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5 Lessons Ducks, Geese and Swans Can Teach Us About Life
A Feathered Philosopher -- Not a Bird Brain
Feathered Philosophers Share Their Tips for Living Well
Please don't say they taste like chicken. No fair calling them "bird brained" either.
And could you kindly lay off the wisecracks about their waddle? Perhaps you haven't seen yourself walk since you put on those last five pounds.
Give the Goose and Friends Some Respect
Ducks and geese have an inferiority complex when it comes to their reputations with humans. They're tired of being stuffed for Christmas dinner and plucked for their soft feathers.
Together they've joined wings with their more uppity and contentious cousins, the swans, who have image problems of their own. Swans are widely regarded as having an especially nasty disposition.1
These feathered philosophers want your respect, and to earn it they are sharing five tips for living well.
Awesome New Yoga Pose: Sitting Duck
When ducks quack at you, do you quack back?
Lesson 1: Be Flexible
Our feathered friends are models of flexibility, as they boast a large number of neck vertebrae—from 16 in ducks to 24 or more in swans, depending on the subspecies.2 By comparison, humans, giraffes, and almost all other mammals have only seven neck vertebrae.
Ducky and his buddies use their long necks in grooming, communication, and mating displays. They also use them to feed on vegetation well below the water's surface.
Are You Loose as a Goose? If Not, Then Get Stretching
Toe-Touching Flexibility Reveals the Flexibility of Your Arteries
While we humans cannot acquire more vertebrae, we can work with the body we have to ensure that it's in the best shape possible.
Did you know that flexibility is a key indicator of cardiovascular health for people 40 years or older? Medical research has found that if you are flexible enough to touch your toes in the sit-and-reach test, then chances are your arteries are also flexible.3
Doctors are uncertain why this is true, but they do know that healthy arteries are more resilient. The stiffness of our arteries increases as we age. Inflexible arteries are associated with high blood pressure and are a risk factor for heart attacks, strokes, and death.4
Are You Loose as a Goose? Try the Sit-And-Reach-Test
Assess your own flexibility using these simple steps:5
- Sit on the floor with your back against the wall.
- Place your legs straight out in front of you with your toes pointing straight up. Your ankles should be about 10 inches apart.
- Place a yardstick or rigid tape measure on the floor so that it lines up with your ankles at the 15 inch mark (~38 cm mark).
- Placing one hand over the other, slowly reach forward from your hips towards your toes. Do not bounce or lunge. Reach as far as you can, and measure how far you can reach on the yardstick.
- Repeat the process three times, and interpret your results using the table below. (Use the best of your three attempts.)
How to Interpret Results of the Sit-And-Reach Test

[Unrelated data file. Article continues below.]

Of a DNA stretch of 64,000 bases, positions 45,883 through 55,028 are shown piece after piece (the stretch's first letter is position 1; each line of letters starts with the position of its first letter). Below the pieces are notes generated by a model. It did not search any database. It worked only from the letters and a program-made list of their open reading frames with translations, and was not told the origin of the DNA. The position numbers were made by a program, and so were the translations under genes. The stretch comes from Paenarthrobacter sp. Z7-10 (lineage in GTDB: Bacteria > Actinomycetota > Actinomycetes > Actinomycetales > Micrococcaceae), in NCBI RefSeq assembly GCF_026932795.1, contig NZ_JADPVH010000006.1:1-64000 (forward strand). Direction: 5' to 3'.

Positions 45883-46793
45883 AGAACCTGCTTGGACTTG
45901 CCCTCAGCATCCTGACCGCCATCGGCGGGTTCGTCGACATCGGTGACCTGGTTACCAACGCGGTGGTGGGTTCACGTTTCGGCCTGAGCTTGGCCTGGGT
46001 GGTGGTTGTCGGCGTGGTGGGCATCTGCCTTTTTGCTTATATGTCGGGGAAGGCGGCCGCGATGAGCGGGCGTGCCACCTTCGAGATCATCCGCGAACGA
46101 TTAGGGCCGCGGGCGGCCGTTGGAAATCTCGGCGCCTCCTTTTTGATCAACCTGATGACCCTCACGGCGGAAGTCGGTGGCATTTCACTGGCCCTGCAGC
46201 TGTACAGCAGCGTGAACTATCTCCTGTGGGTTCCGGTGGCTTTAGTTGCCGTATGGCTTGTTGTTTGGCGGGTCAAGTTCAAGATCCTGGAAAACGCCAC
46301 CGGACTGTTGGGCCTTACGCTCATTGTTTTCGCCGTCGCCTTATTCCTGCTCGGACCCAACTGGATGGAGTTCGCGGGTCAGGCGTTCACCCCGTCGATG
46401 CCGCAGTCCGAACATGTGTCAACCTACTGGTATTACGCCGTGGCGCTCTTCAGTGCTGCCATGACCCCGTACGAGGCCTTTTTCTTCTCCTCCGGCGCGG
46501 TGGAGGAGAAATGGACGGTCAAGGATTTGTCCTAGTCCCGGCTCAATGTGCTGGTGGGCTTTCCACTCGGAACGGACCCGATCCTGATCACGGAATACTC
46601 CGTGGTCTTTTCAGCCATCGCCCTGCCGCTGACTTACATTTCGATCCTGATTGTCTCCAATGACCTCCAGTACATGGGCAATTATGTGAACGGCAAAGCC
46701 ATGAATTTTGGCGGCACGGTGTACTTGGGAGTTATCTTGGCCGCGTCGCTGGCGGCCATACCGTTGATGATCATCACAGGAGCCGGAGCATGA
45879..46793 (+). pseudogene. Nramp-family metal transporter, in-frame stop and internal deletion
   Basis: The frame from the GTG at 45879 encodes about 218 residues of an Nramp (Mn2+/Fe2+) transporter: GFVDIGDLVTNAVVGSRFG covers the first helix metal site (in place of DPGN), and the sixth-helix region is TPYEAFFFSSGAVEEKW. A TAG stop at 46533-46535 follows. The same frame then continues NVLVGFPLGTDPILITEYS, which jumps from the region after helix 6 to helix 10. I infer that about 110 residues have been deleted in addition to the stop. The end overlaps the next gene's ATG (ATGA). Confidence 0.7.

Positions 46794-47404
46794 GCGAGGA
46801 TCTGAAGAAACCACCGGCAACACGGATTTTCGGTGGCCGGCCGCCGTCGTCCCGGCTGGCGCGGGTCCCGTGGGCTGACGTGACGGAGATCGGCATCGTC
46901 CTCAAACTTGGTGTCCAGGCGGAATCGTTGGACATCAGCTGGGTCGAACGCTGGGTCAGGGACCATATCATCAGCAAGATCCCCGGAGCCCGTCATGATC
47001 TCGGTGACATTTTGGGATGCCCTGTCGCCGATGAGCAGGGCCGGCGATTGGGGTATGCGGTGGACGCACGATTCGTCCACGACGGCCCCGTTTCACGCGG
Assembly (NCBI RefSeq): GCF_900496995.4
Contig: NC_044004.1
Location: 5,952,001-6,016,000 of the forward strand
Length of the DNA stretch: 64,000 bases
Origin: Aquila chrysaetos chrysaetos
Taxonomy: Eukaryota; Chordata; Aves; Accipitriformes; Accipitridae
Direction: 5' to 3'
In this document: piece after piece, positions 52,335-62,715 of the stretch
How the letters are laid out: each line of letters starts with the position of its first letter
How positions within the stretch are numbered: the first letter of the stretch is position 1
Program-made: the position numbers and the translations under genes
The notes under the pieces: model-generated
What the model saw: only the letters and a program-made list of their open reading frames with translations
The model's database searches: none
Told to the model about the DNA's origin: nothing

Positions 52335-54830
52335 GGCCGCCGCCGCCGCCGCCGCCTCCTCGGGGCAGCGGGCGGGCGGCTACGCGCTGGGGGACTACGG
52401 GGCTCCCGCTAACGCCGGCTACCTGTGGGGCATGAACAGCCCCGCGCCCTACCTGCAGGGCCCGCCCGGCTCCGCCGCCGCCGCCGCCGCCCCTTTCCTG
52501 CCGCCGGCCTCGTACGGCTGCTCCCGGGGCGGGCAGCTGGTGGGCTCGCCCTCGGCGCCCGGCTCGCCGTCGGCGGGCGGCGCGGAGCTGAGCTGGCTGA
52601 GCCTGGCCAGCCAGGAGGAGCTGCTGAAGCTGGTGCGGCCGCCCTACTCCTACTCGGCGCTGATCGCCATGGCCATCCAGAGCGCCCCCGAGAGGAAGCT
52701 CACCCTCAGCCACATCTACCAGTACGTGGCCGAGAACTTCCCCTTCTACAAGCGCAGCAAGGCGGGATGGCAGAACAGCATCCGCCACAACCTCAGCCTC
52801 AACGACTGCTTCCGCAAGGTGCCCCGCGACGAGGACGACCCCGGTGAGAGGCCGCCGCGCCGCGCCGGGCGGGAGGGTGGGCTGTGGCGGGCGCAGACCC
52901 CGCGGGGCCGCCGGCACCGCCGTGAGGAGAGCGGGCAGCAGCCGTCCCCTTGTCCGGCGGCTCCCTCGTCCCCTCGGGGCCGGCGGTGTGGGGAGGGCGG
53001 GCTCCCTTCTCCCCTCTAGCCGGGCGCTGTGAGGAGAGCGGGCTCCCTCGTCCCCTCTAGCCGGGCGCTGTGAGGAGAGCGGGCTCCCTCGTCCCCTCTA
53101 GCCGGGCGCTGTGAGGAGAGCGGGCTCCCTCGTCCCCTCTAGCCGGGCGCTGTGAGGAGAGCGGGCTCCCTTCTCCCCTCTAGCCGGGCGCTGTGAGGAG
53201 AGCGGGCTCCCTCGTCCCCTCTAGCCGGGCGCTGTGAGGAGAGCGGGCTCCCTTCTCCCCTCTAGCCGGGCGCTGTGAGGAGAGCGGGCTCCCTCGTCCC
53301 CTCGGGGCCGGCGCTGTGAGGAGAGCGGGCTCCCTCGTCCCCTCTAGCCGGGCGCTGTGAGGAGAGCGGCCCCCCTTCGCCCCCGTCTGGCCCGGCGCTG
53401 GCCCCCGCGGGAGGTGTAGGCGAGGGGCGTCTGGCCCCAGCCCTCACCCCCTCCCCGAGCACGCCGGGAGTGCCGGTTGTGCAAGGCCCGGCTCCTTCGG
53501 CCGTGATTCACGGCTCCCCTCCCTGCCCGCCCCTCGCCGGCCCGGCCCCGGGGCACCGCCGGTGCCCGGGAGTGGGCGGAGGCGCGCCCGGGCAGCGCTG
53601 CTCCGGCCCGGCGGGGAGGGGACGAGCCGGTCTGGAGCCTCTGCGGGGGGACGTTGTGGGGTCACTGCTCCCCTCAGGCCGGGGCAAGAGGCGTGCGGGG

If You Are A ...
Your Flexibility Is AVERAGE If You Can Reach
Your Flexibility is EXCELLENT If You Can Reach
Man under 55
12 inches (30.5 cm)
19 inches (48.3 cm)
Woman under 55
16 inches (40.6 cm)
21 inches (53.3 cm)
Man 55 or older
11 inches (30.0 cm)
17 inches (43.2 cm)
Woman 55 or older
15 inches (38.1 cm)
20 inches (50.8 cm)
So "Waddle" It Take to Get You Stretching?
If you aren't as flexible as you should be, medical researchers recommend integrating Pilates, yoga, and stretching exercises into your exercise routine.5 Such exercises may help you modify the age-related stiffness of your arteries. Start now, and pretty soon you'll be loose as a goose!
Swans: Romantic Birds with "Fowl" Tempers
Trumpeter Swan Fact
Trumpeter swans were believed to be extinct in the 1800s. Native to the Northern United States and Canada, they were overhunted and killed by the thousands for their feathers. These feathers were shipped to Europe to produce powder puffs and ladies' feathered hats.10
Lesson 2: Couples Enjoy Friendship Plus Other Benefits
Swans float gracefully along the surface of the pond in pairs, necks curved. We uphold them as the epitome of romance and committed relationships.
Although "divorce" sometimes occurs, swans generally form pair bonds that last their entire lives—an average of 10 years in the wild and 30 or more years in captivity.6 If one mate dies, the other goes through a mourning period. It remains alone for several seasons before finding another mate or joining a flock.
Lifelong partnerships provide swans significant reproductive advantages, as both males and females cooperate in raising their young (called "cygnets").
Humans also reap rewards from matrimonial partnerships, and the benefits go far beyond having a steady partner to fluff your feathers. Men, however, often get more out of the arrangement than women.
Who's Your Daddy?
The financial pluses of marriage are not limited to sharing expenses and combining resources. Married couples have an average of twice as much in the bank as unmarried couples.7 Married people also gain access to health care coverage, lower rates on auto premiums, Social Security survivor benefits, and other federal benefits.
A married man earns approximately one-third more than his single buddies, and men who are cohabiting with a partner earn on average 15-20% more than single men.8 Men's pay levels benefit from marrying earlier, regardless of whether they are high school graduates or more educated.